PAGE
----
Shawn: Ah yes, "Blue Bossa," the curse of every first-year jazz student! A cliché I avoided for years and years and then I went to a jam one night and these cats tore it apart! They basically played it as a high-octane samba and I thought, "Oh, it's not the song, it's the uninspired performances I've heard in the past."
Mimi: Right, it's not the song's fault.
Shawn: Getting back to "Day Tripper" for a minute, you play that on your Taylor Baritone, correct?
Mimi: Correct. The 320e, and that guitar has this kind of funky and meaty sound that I thought would be fun for "Day Tripper." I love it. I also have a Taylor 12-string, which I didn't use on this particular album, but I like having the variety when I'm doing mostly solos or duets.
Shawn: You also perform a distinctive version of The Beatles "Blackbird," focusing more on the melody than the iconic fingerpicking guitar accompaniment that so many players fixate on. When you create an arrangement, do you try various approaches, or do you start with a fixed idea — for instance, avoiding the obvious — and try to stay true to that, despite the challenges it might present? Or do you mix it up?
"If I'm doing a piece I've played a million times, I'm going to try something different. If I don't have something new to add to it, I have no business playing it."
Mimi: Probably a little of everything. Whenever I do an arrangement...first, the melody has to be compelling. Now "Blackbird" is a tune that I would talk about in a jazz composition class. That piece has an AABA form and is going to stand up with Rodgers and Hart, with Cole Porter, with Gershwin, with any of the songs from the Great American Songbook. It's a masterpiece. I mean, forget the lyrics, which are just gorgeous...but the melody is everything. And melody to me is sacred. So if I have a beautiful melody, then I take the next step, which is...Paul McCartney already recorded that tune, it was perfectly done, so I'm not going to replicate that. The only time, at the very end of the piece, I play a little of the [sings McCartney's guitar part for "Blackbird"] as sort of a whimsical moment at the end of the piece to reference that I actually do know what the original sounds like. But I always try to think, "What can I do to make the piece mine?"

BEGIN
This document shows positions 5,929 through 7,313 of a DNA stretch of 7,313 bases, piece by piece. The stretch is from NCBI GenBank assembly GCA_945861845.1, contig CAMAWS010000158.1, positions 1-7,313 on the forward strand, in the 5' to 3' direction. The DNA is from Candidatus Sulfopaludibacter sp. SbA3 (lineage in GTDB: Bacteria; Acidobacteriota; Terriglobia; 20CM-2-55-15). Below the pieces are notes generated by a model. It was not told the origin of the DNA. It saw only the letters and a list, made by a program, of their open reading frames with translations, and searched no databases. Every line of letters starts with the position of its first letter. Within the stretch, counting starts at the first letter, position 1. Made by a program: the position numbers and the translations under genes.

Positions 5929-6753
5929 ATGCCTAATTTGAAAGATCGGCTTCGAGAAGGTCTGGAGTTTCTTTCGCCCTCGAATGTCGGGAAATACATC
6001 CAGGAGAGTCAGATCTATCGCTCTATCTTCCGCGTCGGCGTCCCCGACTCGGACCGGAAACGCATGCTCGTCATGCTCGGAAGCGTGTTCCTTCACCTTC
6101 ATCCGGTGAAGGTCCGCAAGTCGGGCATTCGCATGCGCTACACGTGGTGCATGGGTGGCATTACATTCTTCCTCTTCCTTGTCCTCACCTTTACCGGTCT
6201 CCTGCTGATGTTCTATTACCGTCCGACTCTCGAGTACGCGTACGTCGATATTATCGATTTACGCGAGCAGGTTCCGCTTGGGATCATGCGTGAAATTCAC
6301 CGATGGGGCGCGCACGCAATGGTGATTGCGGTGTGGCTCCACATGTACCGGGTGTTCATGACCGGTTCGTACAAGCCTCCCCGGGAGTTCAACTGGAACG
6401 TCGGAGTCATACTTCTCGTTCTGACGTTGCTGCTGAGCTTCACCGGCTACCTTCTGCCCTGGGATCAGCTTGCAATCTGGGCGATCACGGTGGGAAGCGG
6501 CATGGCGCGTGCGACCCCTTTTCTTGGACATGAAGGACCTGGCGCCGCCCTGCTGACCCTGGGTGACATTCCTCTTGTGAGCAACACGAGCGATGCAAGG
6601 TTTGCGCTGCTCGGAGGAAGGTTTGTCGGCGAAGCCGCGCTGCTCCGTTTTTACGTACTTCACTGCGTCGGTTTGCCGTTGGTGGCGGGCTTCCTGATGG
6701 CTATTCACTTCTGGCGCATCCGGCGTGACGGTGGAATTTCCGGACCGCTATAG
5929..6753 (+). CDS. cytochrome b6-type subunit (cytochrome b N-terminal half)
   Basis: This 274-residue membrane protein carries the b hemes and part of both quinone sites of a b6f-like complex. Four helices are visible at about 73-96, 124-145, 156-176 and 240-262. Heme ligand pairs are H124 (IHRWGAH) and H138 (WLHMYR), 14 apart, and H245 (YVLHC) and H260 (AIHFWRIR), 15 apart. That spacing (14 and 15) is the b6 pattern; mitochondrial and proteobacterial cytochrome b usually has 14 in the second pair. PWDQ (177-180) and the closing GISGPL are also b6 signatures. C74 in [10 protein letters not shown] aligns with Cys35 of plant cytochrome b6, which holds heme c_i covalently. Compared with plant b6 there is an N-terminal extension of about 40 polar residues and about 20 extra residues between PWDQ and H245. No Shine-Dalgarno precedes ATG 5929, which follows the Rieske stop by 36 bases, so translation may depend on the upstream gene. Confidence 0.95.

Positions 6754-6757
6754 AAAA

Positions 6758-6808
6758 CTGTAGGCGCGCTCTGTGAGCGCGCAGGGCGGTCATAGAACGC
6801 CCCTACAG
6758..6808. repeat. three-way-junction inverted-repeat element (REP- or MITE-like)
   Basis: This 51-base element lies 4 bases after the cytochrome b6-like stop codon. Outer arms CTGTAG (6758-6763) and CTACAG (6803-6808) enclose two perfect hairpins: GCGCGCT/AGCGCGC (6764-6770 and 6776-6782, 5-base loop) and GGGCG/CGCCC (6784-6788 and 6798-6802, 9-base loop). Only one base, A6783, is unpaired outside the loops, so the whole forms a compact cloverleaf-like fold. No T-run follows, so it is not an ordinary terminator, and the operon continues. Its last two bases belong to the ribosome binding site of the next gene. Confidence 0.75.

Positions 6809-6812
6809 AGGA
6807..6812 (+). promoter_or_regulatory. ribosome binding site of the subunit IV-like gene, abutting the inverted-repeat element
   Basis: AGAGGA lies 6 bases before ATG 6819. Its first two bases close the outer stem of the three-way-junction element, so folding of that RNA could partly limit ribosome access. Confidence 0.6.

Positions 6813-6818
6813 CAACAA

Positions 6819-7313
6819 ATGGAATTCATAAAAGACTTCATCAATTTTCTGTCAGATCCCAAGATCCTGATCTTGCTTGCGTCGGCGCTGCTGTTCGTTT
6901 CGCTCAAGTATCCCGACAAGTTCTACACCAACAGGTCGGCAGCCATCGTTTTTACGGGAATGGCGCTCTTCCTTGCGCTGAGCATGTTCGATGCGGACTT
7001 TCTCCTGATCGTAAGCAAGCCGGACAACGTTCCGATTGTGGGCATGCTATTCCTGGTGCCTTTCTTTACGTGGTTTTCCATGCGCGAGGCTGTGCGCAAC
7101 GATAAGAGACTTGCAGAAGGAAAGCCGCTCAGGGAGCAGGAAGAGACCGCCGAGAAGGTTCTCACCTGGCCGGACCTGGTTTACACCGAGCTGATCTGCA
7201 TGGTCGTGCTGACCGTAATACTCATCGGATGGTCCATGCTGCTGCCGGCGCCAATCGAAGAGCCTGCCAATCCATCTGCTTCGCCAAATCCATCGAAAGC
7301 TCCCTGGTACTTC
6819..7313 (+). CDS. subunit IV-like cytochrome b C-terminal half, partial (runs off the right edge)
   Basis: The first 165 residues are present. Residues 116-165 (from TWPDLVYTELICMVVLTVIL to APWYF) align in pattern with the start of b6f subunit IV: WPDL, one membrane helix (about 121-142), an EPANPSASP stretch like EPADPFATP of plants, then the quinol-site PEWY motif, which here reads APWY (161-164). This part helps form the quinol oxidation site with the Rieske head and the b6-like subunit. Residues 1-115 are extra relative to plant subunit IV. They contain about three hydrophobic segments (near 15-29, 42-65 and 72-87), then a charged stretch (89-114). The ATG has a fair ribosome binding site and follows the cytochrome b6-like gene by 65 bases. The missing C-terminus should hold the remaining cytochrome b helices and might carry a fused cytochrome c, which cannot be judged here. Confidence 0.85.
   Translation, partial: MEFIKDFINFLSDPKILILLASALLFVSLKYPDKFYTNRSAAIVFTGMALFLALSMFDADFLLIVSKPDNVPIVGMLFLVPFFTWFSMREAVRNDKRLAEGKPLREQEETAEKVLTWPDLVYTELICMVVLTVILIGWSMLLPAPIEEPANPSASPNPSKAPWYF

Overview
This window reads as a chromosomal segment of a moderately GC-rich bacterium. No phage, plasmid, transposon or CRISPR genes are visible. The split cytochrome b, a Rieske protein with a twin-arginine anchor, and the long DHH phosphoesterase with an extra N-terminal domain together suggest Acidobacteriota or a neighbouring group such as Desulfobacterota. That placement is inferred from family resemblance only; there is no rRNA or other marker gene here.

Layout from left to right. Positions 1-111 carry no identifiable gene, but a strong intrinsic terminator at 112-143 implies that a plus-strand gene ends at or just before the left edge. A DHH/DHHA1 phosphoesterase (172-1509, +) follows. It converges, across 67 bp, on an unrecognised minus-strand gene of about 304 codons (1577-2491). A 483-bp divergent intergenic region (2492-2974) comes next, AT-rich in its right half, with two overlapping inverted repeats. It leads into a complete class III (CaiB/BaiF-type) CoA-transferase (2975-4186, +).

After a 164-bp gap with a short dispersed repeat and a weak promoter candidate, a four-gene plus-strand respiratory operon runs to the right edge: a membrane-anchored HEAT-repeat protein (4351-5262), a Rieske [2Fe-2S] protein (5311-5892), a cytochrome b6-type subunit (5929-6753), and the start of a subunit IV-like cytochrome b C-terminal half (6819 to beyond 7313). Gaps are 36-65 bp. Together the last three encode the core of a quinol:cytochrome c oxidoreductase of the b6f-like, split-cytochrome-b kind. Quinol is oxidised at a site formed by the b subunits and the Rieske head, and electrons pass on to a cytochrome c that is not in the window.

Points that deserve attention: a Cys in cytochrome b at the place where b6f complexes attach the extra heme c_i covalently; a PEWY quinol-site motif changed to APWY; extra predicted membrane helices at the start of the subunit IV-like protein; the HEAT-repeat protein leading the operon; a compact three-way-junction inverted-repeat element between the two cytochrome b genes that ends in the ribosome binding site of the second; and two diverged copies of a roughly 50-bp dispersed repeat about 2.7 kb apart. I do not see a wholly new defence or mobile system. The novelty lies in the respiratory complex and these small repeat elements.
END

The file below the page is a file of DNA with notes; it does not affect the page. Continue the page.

For instance, I recorded Miles Davis' "All Blues" on an earlier album, and I completely tore it apart, what they call "deconstructed." I basically said, what if I start with some open chords and a Delta blues kind of feeling, and then eventually I reharmonized it? Whenever I do a tune that has been done so many times, I think, What can I do that will bring something fresh to the piece?, or else, why bother?
Shawn: That innovative approach comes through on your version of the jazz standard "You Don't Know What Love Is," which seems to pay homage to a variety of guitarists such as Joe Pass, Herb Ellis, even Heitor Villa Lobos, without ever compromising your own voice. On a performance like this, are you trying to pay homage to your influences or do they appear instinctively?
Mimi: You just named all people that I've listened to, [some of whom] I've had the opportunity and pleasure to play with...but yeah, I listen to everything. I tell my students, "Be a sponge and never have a closed mind." Before I signed to Favored Nations, I really didn't know much about rock at all, and certainly not any metal, and then Steve Vai sent me a lot of his recordings, and I heard some Joe Satriani, and years later Paul Gilbert asked me to come and be a guest artist at one of his Great Guitar Escapes, and all of these guys are fantastic musicians. So yes, you're hearing people I've listened to or played with, but you're also hearing a smorgasbord of music because that's what I like to listen to. And you don't get your own voice unless you honor the people that you're standing on the shoulders of.